Wedding Traditions Which to Keep and Which to Toss?

Wedding Traditions: Which to Keep, Which to Toss?

When planning a wedding, the one thing you’re never short on is advice. Everyone from event planners to TV experts to your great-aunt Ethel is only too happy to let you know exactly how the perfect wedding should go. The problem is, the so-called “essentials” are the one point that no one can seem to agree on.

Are you ready to ditch it all and elope? Just remember: All traditions start somewhere. Whether you borrow yours from generations past, or prefer to create your own, your wedding day belongs to you. Below are some suggestions to get the wheels turning.

Traditions to Toss:

Avoiding Each Other Before the Ceremony

Although romantic in a superstitious way, avoiding each other before the ceremony is impractical. It’s the best time to take photos, as you’re both in your wedding day finest and full of excitement for the ceremony to come. Taking photos together before the ceremony frees you to enjoy your own reception afterward. Besides, the superstition comes from a time when parents arranging marriages were afraid their children would bolt if they saw how unattractive their future spouse really was.

The Bridal Shower

Unless you’re going out of your way to show your friends a good time, the bridal shower can seem like a shakedown for gifts. It can also be a burden on bridesmaids who are traveling from far away and can’t easily organize a shower in your hometown.

Cake in the Face

After all the careful makeup and hair preparation that goes into your wedding day, why ruin it with a messy handful of cake? Show your new spouse how much you really care for them and skip the part where you smash dessert into their face.  

Giving the Bride Away

Many modern weddings choose to skip this entirely, along with the part where the bride promises to “honor and obey” her groom. Since wives aren’t seen as their husband’s property anymore, a slight update may be necessary. Some weddings have the couple walk down the aisle together. Similarly, although it’s nice to include the bride’s parents, they don’t have to be asked for “permission” before the groom proposes. Instead, no matter who pops the question, call both sets of parents to share the good news.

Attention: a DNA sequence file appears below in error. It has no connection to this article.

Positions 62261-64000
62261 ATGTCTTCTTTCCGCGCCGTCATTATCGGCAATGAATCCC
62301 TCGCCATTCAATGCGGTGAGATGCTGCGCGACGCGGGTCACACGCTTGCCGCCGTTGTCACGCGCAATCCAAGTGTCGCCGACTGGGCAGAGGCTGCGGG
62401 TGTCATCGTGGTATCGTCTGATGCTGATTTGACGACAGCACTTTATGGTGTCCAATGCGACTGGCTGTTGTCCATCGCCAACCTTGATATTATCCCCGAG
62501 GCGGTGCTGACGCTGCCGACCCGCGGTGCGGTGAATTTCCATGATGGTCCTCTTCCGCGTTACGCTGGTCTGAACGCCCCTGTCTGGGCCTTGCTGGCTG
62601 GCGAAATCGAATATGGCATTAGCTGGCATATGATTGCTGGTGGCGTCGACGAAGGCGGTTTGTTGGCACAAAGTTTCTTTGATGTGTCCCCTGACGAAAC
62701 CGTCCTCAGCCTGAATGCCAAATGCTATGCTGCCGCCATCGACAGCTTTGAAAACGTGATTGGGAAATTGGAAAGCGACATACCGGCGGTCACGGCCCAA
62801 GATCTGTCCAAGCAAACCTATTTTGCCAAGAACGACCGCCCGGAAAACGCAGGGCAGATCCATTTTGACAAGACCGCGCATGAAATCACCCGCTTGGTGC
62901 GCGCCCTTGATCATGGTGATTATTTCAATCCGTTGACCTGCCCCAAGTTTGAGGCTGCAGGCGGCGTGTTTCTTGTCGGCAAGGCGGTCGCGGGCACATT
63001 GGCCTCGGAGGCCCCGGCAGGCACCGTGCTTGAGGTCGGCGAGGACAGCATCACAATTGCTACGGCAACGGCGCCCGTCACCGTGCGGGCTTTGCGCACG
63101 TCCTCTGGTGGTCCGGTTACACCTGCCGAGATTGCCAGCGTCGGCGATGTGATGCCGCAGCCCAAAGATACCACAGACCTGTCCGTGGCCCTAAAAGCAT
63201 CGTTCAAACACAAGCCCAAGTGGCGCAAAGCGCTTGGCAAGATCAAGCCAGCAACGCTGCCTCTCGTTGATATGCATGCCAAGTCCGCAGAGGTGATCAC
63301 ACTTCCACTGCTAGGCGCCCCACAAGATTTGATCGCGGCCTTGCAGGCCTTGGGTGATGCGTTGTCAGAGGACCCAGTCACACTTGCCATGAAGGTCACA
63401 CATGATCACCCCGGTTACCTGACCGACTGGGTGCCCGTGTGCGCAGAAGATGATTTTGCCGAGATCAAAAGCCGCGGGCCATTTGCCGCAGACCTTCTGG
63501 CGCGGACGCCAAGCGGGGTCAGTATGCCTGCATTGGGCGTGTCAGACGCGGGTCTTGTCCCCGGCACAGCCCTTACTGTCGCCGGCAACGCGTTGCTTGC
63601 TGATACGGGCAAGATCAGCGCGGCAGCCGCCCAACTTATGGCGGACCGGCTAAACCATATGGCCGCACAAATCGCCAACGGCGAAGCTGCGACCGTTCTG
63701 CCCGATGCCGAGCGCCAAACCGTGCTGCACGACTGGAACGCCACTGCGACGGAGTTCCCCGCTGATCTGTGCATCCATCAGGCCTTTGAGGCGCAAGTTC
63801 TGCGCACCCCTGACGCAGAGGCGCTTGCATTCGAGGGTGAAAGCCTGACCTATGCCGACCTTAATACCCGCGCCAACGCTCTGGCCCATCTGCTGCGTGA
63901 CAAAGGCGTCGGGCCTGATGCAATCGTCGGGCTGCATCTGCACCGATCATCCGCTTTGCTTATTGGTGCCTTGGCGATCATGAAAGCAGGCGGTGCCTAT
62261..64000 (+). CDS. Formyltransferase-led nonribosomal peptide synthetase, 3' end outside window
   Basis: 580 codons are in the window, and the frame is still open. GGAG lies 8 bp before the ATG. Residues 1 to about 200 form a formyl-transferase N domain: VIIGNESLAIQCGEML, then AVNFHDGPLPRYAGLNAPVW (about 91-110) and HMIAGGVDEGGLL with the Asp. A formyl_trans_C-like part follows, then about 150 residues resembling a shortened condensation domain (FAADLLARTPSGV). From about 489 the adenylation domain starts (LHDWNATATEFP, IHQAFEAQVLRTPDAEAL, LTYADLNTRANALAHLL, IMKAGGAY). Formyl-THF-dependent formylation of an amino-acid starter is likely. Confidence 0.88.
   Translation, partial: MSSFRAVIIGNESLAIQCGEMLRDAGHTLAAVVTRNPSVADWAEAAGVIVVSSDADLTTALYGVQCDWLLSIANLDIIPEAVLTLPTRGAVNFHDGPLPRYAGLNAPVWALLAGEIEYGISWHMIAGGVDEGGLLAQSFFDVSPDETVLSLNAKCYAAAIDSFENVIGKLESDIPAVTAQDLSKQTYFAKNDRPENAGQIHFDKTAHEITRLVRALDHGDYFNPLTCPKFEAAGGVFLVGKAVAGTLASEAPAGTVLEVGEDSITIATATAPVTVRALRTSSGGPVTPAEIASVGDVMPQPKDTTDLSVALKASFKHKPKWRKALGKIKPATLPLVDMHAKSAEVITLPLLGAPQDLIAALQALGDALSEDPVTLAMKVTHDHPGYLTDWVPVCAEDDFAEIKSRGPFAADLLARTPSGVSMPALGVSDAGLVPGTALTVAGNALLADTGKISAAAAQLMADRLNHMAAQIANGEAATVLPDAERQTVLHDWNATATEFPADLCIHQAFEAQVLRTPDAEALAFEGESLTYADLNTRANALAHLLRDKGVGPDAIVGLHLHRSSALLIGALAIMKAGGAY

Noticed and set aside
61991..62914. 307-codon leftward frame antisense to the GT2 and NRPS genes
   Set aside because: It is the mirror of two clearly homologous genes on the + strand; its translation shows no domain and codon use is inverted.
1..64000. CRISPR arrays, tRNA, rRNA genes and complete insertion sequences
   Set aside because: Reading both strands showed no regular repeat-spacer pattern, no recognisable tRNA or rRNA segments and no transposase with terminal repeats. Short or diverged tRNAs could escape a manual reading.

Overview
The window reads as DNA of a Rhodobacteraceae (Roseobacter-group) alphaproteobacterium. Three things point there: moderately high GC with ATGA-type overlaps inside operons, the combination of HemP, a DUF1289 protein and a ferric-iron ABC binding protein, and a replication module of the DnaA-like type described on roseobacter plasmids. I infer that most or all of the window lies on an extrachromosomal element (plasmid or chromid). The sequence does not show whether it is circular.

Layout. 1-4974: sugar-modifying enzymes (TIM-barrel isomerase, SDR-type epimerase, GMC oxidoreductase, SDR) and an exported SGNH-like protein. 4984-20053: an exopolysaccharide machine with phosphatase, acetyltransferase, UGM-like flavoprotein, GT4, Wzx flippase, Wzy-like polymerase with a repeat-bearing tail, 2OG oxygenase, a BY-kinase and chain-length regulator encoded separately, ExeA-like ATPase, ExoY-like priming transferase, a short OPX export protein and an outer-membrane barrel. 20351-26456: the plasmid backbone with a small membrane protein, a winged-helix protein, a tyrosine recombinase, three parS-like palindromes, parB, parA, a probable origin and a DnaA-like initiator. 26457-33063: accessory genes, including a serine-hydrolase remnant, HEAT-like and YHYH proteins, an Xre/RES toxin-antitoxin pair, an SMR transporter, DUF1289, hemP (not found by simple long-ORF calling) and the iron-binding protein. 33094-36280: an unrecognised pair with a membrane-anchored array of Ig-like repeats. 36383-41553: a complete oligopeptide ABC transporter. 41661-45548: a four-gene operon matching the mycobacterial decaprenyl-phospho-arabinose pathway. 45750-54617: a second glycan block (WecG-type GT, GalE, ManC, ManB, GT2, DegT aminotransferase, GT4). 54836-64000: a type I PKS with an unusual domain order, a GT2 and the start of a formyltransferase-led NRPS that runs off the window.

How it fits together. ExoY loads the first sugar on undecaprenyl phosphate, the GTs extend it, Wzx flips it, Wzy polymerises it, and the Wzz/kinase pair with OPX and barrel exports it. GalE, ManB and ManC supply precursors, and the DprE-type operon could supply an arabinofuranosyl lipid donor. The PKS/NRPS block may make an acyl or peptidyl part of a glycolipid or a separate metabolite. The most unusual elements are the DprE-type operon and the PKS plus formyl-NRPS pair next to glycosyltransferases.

Bridesmaids and Groomsmen

Originally, bridesmaids were included in the ceremony as decoys so evil spirits wouldn’t be able to locate the bride. Now, however, the drama of having to choose a select handful of friends can make malevolent spirits look like a welcome alternative. If you or your partner are having trouble picking a full wedding party, do away with the tradition entirely. You can always honor your loved ones – any number of them – by having them contribute in other ways.

Favors

If you can’t think of the perfect object to give your guests, don’t despair. Most people don’t expect favors, especially if you’ve given them dinner and a nice evening out. A popular alternative is to give donations in your guests’ names instead. Be sure to pick a non-controversial charitable cause. 

The Bouquet/Garter Toss

While these involve an element of audience participation that can be fun, they do draw on old superstitions that don’t age well. Catching the bouquet is only a competition because every woman is supposedly itching to get married. Removing the bride’s garter is a throwback to when chastity belts were more common, and there is no equivalent invasion of privacy for the groom. If you want the fun of the toss without any uncomfortable connotations, try something more gender-neutral, like tossing the cake topper for good luck.

Wedding Gifts

If you lived with your fiancé before getting married, chances are you already own all the kitchen appliances you need. Instead of piecing together a might-be-nice, wish list registry, consider asking for intangible gifts instead. It’s not uncommon for guests to contribute funds to a honeymoon registry so you can afford a special vacation. You can also ask people to donate their talents, whether artistic, culinary, or emotional, to help make your wedding a personalized celebration.

Wedding Traditions to Keep:

Toasts

Although some timid best men and maids of honor would probably prefer it if you skipped this one, toasts are a perfect way to share stories and express well-wishes. Have a talk with your more bawdy friends beforehand to make sure they understand what’s safe territory in front of the relatives. Keep toasts short and genuine, and you can’t go wrong.

Serving Food

Serving a full dinner can get expensive very quickly, and you’re not obliged to feed everyone caviar. But guests still appreciate being fed, especially if they’re going to keep their energy up for dancing. You can serve tapas, hors d’oeuvres, or even just cocktails and desserts and still satisfy your guests and your budget. 

Thank-You Notes

Showing appreciation for your friends’ generosity never goes out of style. While an email or a phone call is a nice gesture, the handwritten note still reigns supreme. Take the time to write something meaningful.

No matter what you choose to incorporate into your wedding, rest assured that the right traditions are ultimately those that make you, your friends and family happy. Even the most traditional weddings have personalized elements, and even the most offbeat celebrations turn to tradition at some points, so the key is finding a balance that’s meaningful to you.